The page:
Also known as a hordeolum, is a bacterial infection of an oil gland in the eyelid.

Manifests as a red tender bump at the edge of the eyelid.

The outside or the inside of the eyelid can be affected.

Symptoms may include:

A lump on the top or bottom eyelid

Localized swelling of the eyelid

Localized pain



Crusting of the eyelid margins

Burning in the eye

Droopiness of the eyelid

Itching of the eyeball

Blurred vision

Mucous discharge in the eye

Irritation of the eye

Light sensitivity


Discomfort during blinking

Sensation of a foreign body in the eye

Onset at any age.

Duration is from a few days or weeks: Styes can last from one to two weeks without treatment, or as little as four days if treated properly.

Caused usually by bacterial infection by Staphylococcus aureus.

Treatment: warm compresses, and antibiotic eye ointment are recommended, but evidence to support them is poor.

The internal infection of the eyelid is due to infection of the meibomian gland while the external infection is due to an infection of the gland of Zeis.

A chalazion on the other hand is a blocked oil gland without infection, occurring typically in the middle of the eyelid and is non painful.

It may clear without any specific treatment in a few days or weeks.

Most cases of styes resolve on their own.

Normally heal on their own by rupturing within a few days to a week causing the relief of symptoms.

Treatment is primarily with the application of warm compresses.

Homecare usually involves cleaning the affected eyelid with tap water or with a mild, nonirritating soap or shampoo to help clean crusted discharge.

The most frequent complication is progression to a chalazion.

A chalazion may cause cosmetic deformity, corneal irritation, and often requires surgical removal.

Eyelid cellulitis is another potential complication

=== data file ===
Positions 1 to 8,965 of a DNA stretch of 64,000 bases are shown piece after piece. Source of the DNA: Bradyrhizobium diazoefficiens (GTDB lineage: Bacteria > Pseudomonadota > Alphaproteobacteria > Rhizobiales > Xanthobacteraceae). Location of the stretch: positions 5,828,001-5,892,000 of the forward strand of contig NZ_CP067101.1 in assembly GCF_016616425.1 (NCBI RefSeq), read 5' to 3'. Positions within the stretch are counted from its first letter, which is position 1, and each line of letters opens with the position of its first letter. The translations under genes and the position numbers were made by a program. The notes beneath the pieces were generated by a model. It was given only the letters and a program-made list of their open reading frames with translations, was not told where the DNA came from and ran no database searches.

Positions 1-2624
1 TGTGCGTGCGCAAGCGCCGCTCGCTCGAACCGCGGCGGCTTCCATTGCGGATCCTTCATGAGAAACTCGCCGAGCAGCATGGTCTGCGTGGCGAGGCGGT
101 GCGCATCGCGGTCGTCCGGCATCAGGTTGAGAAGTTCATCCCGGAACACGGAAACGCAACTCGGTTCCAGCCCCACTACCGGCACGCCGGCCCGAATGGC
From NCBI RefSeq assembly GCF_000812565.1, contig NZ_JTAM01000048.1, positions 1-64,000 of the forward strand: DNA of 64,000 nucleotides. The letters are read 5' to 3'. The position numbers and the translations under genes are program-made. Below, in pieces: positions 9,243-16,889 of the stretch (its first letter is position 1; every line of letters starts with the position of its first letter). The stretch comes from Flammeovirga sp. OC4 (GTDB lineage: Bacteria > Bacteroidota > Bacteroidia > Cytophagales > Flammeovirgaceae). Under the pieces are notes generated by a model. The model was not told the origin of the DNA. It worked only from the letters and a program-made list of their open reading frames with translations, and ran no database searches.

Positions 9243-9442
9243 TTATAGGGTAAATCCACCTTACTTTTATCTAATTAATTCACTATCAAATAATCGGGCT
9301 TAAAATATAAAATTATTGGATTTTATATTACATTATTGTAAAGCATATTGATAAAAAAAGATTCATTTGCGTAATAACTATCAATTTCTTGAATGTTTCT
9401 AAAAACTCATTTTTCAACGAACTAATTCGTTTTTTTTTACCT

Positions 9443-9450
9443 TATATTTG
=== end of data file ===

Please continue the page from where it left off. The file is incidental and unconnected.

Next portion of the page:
Complications of improper surgical lancing consist of disruption of lash growth, lid deformity or lid fistula.

Progression of a stye to a systemic infection is extremely rare.

Stye formation can be triggered by poor nutrition, sleep deprivation, lack of hygiene, lack of water, and rubbing of the eyes.

Can be secondary to blepharitis or a deficiency in immunoglobulin.

Sharing of washcloths or face towels should be avoided to prevent spreading the infection between individuals.

Prevention is closely related to proper hygiene, and proper hand washing can reduce the risks.

Prevention can also be achieved by the application of a warm washcloth to the eyelids for one to two minutes, upon awakening, which decreases the occurrence of styes by liquefying the contents of the oil glands of the eyelid and thereby preventing blockage.

It is recommended to not share cosmetics or cosmetic eye tools with other people, and such accessories should be kept their clean and generally practice proper eye hygiene.

Eye makeup should be removed every night before going to sleep.

Patients with styes should avoid eye makeup, lotions, and wearing contact lenses, since these can aggravate and spread the infection.

Evidence for efficacy of antibiotic eye ointment is poor.

Systemic antibiotics are reserved for people with multiple styes or with styes that do not seem to heal, and to people who have blepharitis or rosacea.

Incision and drainage is performed if resolution does not begin 48 hours after warm compresses are started.

Sometimes lancing a persistent or irritating stye with a needle may accelerate its draining.

Surgery is the last resort in the treatment of styles.

Stye surgery is performed under generally local anesthesia by an ophthalmologist.

Stye surgery consists of making a small incision on the inner or outer surface of the eyelid, and the pus is drained.

Sutures are used to close the lesion.

Harmless in most cases.

Complications are rare.

Often recur.

Not associated with intraocular damage.

Prognosis is better if one does not attempt to squeeze or puncture the stye.

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